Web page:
“I have to thank God because without him and his strength, I don’t know if I would have made it to the finish line,” Colucci said. “The voters have spoken and they have decided that it is time for a new voice on the school board.”

Colucci’s upset win is a victory for “parents’ rights” groups like Moms for Liberty that have helped ignite a new political era in education politics across the country, with the backing of national conservative organizations and deep-pocketed donors.

At increasingly heated school board meetings, parents and activists have worked to oppose coronavirus precautions, ban books on subjects they find objectionable, and restrict discussions around LGBTQ issues.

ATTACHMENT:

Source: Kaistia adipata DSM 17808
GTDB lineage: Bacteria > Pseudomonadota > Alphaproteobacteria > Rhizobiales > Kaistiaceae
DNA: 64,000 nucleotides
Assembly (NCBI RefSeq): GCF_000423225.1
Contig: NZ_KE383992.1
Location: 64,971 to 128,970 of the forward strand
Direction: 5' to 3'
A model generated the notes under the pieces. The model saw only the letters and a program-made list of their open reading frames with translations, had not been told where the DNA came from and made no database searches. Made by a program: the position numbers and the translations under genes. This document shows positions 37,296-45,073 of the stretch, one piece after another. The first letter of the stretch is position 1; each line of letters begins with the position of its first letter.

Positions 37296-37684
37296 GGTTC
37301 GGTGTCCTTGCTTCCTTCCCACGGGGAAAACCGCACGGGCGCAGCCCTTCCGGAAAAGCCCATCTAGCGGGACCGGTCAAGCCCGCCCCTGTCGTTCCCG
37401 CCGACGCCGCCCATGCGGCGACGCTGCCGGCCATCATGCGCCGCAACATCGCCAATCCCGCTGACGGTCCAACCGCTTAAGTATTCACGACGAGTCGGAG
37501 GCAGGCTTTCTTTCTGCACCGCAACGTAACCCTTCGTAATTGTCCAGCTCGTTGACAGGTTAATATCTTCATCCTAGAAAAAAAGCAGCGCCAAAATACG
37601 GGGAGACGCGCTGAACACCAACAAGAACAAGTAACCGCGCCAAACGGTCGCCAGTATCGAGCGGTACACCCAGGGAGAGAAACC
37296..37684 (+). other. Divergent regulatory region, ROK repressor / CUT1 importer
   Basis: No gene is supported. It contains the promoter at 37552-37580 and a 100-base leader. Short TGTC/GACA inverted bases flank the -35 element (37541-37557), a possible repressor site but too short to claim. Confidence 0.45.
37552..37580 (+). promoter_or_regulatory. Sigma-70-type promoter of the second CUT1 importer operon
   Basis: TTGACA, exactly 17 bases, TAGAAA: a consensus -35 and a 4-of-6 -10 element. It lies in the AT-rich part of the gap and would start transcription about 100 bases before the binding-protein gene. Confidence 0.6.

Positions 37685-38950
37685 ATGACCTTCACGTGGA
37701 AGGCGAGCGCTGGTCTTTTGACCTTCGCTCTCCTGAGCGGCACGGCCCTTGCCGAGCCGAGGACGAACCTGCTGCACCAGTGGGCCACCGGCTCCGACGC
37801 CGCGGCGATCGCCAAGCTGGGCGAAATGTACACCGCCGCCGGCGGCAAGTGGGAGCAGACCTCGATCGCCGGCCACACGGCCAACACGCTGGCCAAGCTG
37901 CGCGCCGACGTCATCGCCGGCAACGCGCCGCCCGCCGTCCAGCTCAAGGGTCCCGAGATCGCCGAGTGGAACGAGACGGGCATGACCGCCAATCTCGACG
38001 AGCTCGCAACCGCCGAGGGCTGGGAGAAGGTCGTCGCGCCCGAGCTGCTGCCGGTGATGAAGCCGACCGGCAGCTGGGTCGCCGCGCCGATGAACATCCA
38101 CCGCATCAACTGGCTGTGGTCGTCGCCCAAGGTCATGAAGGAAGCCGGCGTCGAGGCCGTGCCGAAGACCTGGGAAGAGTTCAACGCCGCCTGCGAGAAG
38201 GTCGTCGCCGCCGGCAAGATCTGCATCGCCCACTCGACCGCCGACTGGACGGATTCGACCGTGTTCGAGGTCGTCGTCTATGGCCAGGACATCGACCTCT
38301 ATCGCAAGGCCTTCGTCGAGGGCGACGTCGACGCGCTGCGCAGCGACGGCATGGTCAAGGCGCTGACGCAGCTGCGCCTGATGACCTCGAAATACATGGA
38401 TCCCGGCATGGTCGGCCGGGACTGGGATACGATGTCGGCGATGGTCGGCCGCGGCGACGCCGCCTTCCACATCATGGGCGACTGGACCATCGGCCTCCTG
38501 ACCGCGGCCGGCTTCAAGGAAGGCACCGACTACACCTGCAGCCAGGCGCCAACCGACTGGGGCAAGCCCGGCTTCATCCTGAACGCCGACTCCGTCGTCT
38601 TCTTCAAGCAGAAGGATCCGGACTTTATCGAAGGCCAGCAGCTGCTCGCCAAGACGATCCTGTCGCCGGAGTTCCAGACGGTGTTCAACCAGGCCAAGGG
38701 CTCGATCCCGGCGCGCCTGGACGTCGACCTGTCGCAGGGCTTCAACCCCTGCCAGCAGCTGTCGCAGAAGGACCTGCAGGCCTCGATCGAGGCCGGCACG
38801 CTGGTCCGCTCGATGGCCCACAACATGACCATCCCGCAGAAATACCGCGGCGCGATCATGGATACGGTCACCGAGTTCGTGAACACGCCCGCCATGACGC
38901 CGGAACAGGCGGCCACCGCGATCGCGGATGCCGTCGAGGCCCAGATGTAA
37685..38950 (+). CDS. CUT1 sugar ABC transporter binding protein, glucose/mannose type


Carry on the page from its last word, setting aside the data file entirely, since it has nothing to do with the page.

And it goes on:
READ MORE: An arrest at a Miami-Dade school board meeting raises civil liberties concerns

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Allie Skowronski / Miami Herald
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Florida Lt. Gov. Nuñez, right, speaks in support of the apparent victory of Monica Colucci during Colucci’s watch party at the Renaissance Ballrooms on Aug. 23, 2022, in West Miami. As of late Tuesday, Colucci won more than 50% of the vote in the Miami-Dade School Board District 8 race against longtime incumbent Marta Perez.

Colucci is one of 30 local school board candidates across the state who garnered an endorsement from DeSantis, who has ushered in new restrictions on how race, sexual orientation and gender identity can be talked about in the classroom.